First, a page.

NEW YORK (AP) -- So many outdoor enthusiasts seem fearless: They climb the biggest rocks, hike the highest points, ski the steepest trails and do unimaginable things with their snowboards. But they don't like doing it with cold fingers, a chilly wind at their back, or a chafed chin.
It's those little things that can stop you in your tracks, say outerwear insiders, so designers and manufacturers have worked to satisfy them. There are zipper "garages" at the top of parkas to keep metal from rubbing against the skin; fabric flaps cover the rear ends of snowboarders who spend quite a bit of time with their backsides in the snow; and curved elbows so that climbers' jackets don't ride up when they extend their arms.
A ponytail opening on hats and hoods is now a common option, and some gloves and mittens have miniature wiper blades for goggles.
Talk about cushy -- there is ergonomic padding in expedition-worthy socks.
"Details are everything. ... Every little detail adds a little bit of an advantage to an experienced climber, skier," says Greg Thomsen, managing director of Adidas Outdoor USA. "Just because you're tough doesn't mean you don't want to keep warm. If they're comfortable, athletes can go to the next level."
Ed Schmults, CEO of Wild Things, a technical outerwear brand, adds: "If your fingers or toes are cold, you're not having a good time. In that way, gear should be neutral."
Athletes, whether they are serious mountaineers or weekend skiers, don't want their clothes to be a distraction, adds Neil Munro, product director of The North Face Summit Series. They want to put all their energy into their sport, he says.
Among the new North Face features are lightweight down -- arguably the biggest trend in the outdoor market, Munro says -- that's been combined with a synthetic fiber so that when you wear a backpack the feathers don't get pushed away from the core and subtle prints that add friction to slippery waterproof shells to keep the backpacks from moving around.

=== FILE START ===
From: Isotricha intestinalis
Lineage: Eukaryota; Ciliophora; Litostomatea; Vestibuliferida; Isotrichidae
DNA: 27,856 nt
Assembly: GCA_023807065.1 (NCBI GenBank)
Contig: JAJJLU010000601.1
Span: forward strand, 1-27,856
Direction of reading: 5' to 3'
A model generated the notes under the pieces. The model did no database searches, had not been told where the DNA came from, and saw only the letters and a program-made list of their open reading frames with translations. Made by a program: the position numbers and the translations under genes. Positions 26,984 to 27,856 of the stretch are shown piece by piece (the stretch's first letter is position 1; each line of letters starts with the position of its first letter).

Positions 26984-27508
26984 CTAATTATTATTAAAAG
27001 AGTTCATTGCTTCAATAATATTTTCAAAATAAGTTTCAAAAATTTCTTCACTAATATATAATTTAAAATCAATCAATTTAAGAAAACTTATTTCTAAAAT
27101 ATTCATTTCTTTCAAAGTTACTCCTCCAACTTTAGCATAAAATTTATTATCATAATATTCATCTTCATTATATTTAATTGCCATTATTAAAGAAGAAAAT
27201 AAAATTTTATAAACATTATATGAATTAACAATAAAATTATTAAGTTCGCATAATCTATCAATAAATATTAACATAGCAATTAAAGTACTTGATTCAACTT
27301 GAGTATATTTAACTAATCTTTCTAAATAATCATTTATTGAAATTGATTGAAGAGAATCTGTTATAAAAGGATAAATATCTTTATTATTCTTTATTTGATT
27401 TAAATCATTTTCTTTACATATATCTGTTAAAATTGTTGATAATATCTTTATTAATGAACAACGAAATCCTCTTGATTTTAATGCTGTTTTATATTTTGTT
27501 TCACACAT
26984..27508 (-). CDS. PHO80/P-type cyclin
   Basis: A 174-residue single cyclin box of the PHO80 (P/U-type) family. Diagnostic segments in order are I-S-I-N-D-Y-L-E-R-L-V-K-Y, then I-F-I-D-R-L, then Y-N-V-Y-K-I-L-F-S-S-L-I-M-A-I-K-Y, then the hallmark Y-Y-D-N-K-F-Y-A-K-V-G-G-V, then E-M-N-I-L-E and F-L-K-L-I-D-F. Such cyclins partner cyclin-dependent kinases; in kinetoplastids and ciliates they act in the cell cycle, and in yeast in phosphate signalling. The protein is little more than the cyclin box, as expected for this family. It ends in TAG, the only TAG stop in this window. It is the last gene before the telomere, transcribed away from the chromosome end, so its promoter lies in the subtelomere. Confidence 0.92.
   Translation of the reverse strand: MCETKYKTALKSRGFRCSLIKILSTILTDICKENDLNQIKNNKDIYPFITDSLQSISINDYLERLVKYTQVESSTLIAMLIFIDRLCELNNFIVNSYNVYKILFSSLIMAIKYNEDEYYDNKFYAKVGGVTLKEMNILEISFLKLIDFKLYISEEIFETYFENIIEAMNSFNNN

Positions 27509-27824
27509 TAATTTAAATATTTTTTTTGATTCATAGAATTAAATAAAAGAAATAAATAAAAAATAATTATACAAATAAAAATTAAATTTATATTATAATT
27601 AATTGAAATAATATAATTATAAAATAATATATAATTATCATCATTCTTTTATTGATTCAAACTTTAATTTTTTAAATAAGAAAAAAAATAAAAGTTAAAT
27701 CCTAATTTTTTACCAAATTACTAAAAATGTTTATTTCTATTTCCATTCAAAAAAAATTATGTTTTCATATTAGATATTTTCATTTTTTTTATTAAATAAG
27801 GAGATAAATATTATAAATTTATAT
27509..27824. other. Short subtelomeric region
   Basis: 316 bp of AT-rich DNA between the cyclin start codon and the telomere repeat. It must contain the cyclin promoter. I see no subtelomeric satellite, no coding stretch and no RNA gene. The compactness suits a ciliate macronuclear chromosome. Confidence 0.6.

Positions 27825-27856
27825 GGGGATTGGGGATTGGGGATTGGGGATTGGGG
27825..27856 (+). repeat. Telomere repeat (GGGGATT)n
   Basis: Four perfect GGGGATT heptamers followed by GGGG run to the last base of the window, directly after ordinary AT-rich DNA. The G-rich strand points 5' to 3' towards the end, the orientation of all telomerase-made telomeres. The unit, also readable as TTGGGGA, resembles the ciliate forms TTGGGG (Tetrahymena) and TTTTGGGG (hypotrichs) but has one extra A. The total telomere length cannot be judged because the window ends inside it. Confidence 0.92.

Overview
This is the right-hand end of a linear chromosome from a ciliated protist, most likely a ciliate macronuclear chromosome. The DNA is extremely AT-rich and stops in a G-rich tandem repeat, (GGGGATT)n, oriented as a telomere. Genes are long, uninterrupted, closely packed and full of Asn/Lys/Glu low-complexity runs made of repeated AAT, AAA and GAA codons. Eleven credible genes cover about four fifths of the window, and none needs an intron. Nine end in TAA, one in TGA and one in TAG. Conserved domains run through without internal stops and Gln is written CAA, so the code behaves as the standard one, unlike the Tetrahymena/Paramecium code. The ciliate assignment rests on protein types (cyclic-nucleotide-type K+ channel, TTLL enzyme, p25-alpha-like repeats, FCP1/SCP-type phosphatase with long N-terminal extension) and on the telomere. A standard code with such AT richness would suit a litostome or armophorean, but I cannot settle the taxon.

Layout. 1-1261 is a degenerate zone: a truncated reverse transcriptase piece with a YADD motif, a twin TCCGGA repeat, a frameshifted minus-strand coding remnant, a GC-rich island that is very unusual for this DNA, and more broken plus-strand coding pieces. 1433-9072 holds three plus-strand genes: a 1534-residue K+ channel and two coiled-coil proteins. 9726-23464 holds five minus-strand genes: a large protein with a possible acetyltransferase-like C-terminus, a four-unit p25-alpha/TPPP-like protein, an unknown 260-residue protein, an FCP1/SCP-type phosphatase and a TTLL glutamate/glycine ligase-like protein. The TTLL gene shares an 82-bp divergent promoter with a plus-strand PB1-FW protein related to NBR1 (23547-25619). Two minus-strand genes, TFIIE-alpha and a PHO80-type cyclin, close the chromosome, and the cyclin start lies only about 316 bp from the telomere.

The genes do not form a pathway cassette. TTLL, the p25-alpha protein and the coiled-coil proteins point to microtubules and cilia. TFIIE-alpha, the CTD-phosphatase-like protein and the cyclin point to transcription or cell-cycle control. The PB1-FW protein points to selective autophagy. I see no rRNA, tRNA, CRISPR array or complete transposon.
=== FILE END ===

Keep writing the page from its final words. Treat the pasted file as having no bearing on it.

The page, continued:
A little touch, such as fleece-lined pockets, takes less technical know-how but can have just as much impact, Munro says. "Who doesn't want fleece-lined pockets?"
Meanwhile, Adidas has shaved off fabric bulge -- that, says Thomsen, can affect a climber's important view of below -- and has employed "body mapping" to put ventilation and insulation where they're needed.
Fits-brand socks are sewn with a tapered circular design that mimics the curve of the muscles in the lower leg, and there's emphasis on removing rubbing and bulk. The knit is uniquely flat to allow maximum contact with the boot.
Schmults says he has seen the interest in customization skyrocket. In response, his company now lets consumers decide where they want their pockets, what kind of cuff they want and what color the zippers will be.
Discerning winterwear customers want to choose if they have pockets and where they want them to be. They make these choices in their broader closet, he says, and they want them for their athletic clothes.
And "athletic clothes" is a broad term, Schmults notes. It's everything from the "jaws-of-death skier" to the "dog walker" and everyone in between. All those people share many of the same concerns: They want to be as warm as possible, as comfortable as possible and as stylish as possible.
"When you live in a cold climate, you're wearing your ski jacket or parka 50 percent of the time or more," says Sarah Perel, sales manager for the Montreal-based brand Pajar. "You want it to work and you want it to look good."
Shoppers can be that demanding because advances in technical fabrics have matched innovative design, including backpack straps and internal belts to cinch the waist and keep out wind, and the increased awareness of fashion trends, she says. Hello, fur-lined hoods.
It seems innate to go for the do-it-all gear, says Munro.
"When mountaineers are going off to the Himalayas to climb a mountain that's never been climbed before, they know no one is going to see them, but they STILL gravitate to what looks best on them and is the most fashionable," he says.